How to grow out of it: If you find that you feel discouraged when the focus is not on you, Dr. Economou recommends taking a moment and thinking about your personal values: “If being a caring person is important to you and you need to be the center of attention, think about how you could be denying someone in your environment or inner circle and not actively listening to them.” Reminding yourself of that in certain situations can help you learn to keep that urge in check.

5. You always put yourself first

This can be another sign of immaturity that’s hard to deal with, given the value of taking care of yourself, says Dr. Economou. “It’s important to differentiate when there is pathological narcissism versus being confident,” he says. “Confidence is not negative.” Where things become inherently negative is when they interfere with interpersonal relationships, or when you constantly receive feedback that is difficult to work with.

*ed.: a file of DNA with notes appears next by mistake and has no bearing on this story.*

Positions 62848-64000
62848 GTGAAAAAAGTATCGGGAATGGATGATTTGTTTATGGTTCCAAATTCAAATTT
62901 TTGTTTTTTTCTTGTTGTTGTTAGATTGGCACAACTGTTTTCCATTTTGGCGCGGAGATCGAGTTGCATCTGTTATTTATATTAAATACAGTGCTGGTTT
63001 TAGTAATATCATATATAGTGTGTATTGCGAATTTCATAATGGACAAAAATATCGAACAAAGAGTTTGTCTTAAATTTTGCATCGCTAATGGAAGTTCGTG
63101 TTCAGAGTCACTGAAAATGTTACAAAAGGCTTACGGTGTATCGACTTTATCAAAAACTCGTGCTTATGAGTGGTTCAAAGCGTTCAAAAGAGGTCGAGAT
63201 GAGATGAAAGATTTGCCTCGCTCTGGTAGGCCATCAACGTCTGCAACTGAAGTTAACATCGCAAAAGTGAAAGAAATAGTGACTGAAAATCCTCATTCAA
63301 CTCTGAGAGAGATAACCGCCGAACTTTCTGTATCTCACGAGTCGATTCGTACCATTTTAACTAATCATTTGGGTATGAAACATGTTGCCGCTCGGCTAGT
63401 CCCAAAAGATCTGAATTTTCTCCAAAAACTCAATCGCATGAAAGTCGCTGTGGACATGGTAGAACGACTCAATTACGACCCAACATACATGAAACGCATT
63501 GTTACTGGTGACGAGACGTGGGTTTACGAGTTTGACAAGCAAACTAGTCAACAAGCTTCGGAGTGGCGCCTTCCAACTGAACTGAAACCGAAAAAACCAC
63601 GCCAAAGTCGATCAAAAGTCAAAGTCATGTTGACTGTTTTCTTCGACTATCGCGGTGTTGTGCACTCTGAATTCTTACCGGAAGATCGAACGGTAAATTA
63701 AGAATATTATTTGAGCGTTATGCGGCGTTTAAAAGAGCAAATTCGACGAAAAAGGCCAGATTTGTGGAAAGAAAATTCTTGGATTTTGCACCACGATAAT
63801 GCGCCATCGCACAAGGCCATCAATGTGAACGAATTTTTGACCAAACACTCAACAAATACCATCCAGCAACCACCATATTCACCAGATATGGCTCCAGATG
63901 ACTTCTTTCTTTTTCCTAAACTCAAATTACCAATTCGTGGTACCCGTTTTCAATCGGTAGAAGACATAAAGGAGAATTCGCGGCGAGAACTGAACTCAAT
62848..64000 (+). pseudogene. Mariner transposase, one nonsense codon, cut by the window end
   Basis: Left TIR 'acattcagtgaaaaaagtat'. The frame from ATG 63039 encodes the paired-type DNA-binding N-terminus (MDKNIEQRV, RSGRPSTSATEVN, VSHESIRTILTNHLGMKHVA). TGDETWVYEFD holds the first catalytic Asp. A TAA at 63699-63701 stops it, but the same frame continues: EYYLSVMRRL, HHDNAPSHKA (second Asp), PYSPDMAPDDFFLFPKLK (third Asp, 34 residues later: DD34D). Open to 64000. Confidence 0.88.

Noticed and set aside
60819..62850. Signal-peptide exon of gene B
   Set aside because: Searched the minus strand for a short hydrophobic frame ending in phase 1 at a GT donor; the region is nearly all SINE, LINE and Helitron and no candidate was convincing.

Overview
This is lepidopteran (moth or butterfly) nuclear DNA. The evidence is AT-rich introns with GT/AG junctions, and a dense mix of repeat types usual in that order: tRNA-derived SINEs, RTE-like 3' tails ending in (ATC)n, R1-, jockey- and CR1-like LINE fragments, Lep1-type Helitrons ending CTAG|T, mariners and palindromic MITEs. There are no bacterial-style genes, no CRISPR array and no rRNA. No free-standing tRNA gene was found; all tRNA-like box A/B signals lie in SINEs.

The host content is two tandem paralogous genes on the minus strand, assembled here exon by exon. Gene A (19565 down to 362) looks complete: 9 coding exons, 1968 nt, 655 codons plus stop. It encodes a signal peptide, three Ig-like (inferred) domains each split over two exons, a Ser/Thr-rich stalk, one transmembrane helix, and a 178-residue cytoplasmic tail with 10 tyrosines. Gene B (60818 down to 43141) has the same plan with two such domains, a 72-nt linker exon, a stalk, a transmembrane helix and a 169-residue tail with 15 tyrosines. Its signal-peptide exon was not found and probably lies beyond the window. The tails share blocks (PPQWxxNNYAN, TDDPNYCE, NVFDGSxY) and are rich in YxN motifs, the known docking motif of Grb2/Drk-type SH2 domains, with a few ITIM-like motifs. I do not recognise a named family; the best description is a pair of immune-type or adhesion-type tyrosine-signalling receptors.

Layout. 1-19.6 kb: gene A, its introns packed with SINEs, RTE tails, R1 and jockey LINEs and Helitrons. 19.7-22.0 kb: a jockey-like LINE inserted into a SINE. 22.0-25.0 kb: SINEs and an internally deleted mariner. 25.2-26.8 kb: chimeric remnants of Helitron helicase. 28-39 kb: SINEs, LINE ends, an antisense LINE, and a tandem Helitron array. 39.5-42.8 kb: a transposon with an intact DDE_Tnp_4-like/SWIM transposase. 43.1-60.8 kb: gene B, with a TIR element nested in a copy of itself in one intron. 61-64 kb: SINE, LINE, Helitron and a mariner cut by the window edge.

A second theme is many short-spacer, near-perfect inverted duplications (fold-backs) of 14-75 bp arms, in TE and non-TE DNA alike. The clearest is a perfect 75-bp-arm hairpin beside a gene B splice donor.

How to grow out of it: Awareness is half the battle, says Dr. Seawell: “A person needs to be aware that their behaviors are harmful, but they also need to be concerned that they are harming themselves or others.” Listening to feedback from the people in your life and taking into account their thoughts can also be a big help for you, says Dr. Mayer. If that doesn’t seem to work, therapy can help you identify where you’re crossing the line between confidence and selfishness or narcissism, says Dr. Economou.

6. You have a hard time learning from your mistakes